Sunday, August 25, 2013

Divided by Three

The Germans have announced the official birth, that is to say, the bureaucratic approval, of a third gender, which is to be called intersex - a term used to describe people whose genetic variations confer both male and female physical attributes. So far, we are divided here in Spain between H and M, which isn't (as I thought when I complete a form in triplicate recently) 'Hembra' and 'Macho' but rather 'Hombre' and 'Mujer'. 'M', it turns out, is neither 'Masculine' nor 'Man' and you should be careful where you leave your cross. This may all be a plan to confuse us, but more likely it's just a quirk of the language. There are, at least, the two sexes or genders in Spain, which is enough to put the English off learning the language, since we pretty much manage with just the one, and that just on Saturday nights after a curry.
In German, the language is artfully divided between masculine, feminine and a third gender, which I'm told is neutral ('der', 'die' and 'das'). The Romans had the same thing going with Latin, and I was often beaten as a child for overlooking this useful fact, and it will not surprise me to learn that, despite Putin's best intentions, the Russians have a trinity of sexes as well. No doubt some local expert in tourism can confirm this for me.
The new third sex of the Germans is the official recognition of those people who, at the moment of their birth, having looked anxiously down their little bodies and not having much liked what they found there. They are born of a sex, yet they belong to another. Thus, now in Germany, there are three sexes. That is not such extreme news: Mojacar during its bohemian golden years had at least seven.
Now Bradley Manning, the soldier who revealed all of the military secrets of the Pentagon, has announced through his lawyer that he would like to change his name to Chelsey, in the unfounded hope that he will receive hormone replacement therapy during his lengthy stay at the Guantanamo prison to help him with the repeated sex on offer there. One shouldn't joke.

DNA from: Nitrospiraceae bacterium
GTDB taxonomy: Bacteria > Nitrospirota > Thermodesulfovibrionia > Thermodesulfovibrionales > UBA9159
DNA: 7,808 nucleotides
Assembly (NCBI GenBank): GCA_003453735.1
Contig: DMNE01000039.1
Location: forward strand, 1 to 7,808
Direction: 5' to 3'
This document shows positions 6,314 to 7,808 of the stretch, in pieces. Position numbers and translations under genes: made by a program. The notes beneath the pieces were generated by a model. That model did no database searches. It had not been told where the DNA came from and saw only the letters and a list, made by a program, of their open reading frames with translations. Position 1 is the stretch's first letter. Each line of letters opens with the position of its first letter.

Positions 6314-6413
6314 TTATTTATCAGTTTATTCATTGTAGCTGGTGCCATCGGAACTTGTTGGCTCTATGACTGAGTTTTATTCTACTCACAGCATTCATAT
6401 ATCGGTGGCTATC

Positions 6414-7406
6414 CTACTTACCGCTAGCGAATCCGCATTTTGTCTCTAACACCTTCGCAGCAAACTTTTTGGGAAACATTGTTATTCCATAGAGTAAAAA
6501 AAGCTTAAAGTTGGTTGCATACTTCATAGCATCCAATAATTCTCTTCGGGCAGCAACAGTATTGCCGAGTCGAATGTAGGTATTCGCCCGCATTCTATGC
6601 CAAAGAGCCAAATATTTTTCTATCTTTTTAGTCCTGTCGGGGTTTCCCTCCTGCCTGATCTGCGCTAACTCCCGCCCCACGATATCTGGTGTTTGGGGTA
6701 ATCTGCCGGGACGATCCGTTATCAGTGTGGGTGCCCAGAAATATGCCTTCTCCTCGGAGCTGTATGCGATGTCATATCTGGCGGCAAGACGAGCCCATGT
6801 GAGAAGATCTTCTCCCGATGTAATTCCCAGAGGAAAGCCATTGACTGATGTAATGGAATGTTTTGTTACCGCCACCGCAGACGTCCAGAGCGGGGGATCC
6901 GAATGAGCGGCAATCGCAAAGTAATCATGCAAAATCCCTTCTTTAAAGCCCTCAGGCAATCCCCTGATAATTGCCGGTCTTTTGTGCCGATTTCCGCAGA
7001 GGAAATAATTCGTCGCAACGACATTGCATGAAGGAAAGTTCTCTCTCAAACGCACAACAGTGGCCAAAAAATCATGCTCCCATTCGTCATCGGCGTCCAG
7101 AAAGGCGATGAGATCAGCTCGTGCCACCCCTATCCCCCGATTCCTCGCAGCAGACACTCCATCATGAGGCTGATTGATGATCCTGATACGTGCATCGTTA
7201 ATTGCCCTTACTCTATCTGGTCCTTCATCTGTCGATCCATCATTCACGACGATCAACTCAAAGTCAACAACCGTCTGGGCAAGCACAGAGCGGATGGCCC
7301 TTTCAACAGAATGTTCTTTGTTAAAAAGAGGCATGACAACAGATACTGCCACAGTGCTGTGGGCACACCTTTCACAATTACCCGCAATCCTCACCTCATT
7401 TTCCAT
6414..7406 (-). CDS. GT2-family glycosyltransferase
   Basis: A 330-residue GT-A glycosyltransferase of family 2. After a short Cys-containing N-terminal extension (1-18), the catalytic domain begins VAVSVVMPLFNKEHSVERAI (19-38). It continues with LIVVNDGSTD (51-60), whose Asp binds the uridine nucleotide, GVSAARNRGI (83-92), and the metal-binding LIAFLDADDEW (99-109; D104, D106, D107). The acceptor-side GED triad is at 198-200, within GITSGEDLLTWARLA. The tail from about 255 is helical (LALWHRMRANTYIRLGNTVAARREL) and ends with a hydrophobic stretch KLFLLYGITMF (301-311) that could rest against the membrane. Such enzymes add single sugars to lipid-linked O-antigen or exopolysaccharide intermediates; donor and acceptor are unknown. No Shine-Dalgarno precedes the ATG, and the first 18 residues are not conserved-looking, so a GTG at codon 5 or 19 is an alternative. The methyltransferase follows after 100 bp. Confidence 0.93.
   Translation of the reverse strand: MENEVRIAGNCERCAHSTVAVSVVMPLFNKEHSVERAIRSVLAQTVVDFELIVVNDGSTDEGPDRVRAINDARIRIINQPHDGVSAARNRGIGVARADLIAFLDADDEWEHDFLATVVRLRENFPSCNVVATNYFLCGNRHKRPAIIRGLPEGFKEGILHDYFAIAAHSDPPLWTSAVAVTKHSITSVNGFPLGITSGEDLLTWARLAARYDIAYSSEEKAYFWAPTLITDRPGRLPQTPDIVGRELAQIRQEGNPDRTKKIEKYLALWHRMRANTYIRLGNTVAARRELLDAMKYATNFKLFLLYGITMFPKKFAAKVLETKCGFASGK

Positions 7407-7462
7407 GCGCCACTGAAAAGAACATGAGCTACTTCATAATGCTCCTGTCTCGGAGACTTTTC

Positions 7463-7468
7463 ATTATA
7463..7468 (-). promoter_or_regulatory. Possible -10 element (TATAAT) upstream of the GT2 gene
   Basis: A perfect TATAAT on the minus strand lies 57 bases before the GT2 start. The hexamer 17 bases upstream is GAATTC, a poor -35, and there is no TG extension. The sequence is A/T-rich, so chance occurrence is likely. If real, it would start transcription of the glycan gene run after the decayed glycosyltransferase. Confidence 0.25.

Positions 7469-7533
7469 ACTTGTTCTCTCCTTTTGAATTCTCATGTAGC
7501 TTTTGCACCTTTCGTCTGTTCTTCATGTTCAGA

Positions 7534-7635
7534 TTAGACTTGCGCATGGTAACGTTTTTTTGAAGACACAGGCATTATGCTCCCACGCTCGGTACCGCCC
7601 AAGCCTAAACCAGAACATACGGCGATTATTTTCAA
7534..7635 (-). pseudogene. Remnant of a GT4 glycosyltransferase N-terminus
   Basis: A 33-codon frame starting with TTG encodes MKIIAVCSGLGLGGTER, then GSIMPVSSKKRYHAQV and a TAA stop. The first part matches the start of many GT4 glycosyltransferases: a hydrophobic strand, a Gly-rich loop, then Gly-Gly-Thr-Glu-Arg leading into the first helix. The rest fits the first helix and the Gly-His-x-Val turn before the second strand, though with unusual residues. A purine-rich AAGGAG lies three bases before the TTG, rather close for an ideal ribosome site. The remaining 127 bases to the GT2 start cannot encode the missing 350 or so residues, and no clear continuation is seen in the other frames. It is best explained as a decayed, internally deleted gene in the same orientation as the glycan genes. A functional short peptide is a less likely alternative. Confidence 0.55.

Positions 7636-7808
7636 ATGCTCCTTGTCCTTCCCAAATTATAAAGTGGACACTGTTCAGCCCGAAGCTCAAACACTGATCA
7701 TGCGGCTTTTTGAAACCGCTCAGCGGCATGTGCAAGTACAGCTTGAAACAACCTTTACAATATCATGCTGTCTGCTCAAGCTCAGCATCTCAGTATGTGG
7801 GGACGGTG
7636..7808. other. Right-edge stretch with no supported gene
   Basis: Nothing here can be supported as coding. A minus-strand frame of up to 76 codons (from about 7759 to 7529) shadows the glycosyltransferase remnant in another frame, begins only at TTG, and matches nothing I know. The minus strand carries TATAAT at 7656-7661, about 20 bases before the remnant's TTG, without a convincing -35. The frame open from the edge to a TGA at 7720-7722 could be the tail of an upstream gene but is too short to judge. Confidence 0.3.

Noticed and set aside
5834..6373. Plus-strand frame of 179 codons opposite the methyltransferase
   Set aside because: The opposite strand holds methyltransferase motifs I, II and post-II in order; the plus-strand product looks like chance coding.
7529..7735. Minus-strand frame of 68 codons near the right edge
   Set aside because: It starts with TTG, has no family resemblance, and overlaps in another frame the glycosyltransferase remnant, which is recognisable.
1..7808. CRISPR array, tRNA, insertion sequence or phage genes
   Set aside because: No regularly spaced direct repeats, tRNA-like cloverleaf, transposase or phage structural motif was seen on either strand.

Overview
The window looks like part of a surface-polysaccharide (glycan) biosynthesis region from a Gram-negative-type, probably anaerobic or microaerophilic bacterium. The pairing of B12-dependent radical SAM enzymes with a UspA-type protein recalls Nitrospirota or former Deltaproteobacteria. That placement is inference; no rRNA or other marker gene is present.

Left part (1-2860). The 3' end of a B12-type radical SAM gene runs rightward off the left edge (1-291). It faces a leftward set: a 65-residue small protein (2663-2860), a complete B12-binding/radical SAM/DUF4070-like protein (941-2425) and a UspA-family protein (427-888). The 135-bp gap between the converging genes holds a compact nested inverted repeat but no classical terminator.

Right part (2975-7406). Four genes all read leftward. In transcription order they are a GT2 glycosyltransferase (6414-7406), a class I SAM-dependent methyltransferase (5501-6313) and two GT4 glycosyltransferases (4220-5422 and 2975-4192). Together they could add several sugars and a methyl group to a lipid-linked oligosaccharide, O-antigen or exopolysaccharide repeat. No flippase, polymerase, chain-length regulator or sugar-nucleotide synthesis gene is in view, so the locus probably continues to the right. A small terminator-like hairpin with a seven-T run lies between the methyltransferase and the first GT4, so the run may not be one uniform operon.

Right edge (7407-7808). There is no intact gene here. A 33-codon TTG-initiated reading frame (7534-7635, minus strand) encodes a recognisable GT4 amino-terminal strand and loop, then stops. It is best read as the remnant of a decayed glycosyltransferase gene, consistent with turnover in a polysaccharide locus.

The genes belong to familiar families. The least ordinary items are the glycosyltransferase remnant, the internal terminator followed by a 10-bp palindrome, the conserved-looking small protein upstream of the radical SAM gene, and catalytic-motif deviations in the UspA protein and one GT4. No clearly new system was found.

Curiously, despite their known freedom in these matters, the Spanish have said that there is no plan to follow the Germans into the vagaries of a third gender. The Church probably have a poor opinion on the subject as well.
Interestingly enough, there is a small group of saints who could represent this new collective. Two very accepted by the gay community are St. Sergius and St. Bacchus - for historical reasons that we won't go into here - and many times gay marriages take place under the protection of these two. Another is San Sebastian. Another still, celebrated by the Catholic gays, and it might be better to sit down to read this, is San Agustín de Hipona, in English, Saint Augustine of Hippo: bishop, doctor and the Patron Saint of Mojácar.
For lesbians, things are more difficult. I thought I had found an appropriate one when I happened upon 'lesbians from Santo Domingo' in the Google, but it turned out to be an advertisement by some followers of Sappho living in the Dominican Republic. Nevertheless, further research eventually produced Saint Brigit for the girls...  
All very interesting, but this isn't about homosexuality, but the trauma of being caught in the wrong body. Perhaps Saint Wilgefortis, known in Spanish as La Santa Liberada, is the most suitable: a woman who grew a full black beard so as not to marry a Sicilian. It is possible that she merely needed the same therapy as Chelsea Manning, but to keep everything simple, they crucified her instead. 
But, no doubt, Spain is right. Otherwise they would be obliged to fill the calendar with saints who suffered not only from their faith but also from their other more carnal 'rare feelings'. The chaos of still more festive days in the calender would be unimaginable since each fiesta  lasts anything up to a week, and frankly, there are no available dates left...

Wednesday, August 14, 2013

Agosto, Santos y Música

At the moment, I write a few articles in Spanish for a couple of local newspapers - Actualidad Almanzora and El Indálico - here's one from this week's El Indálico:

Agosto, Santos y Música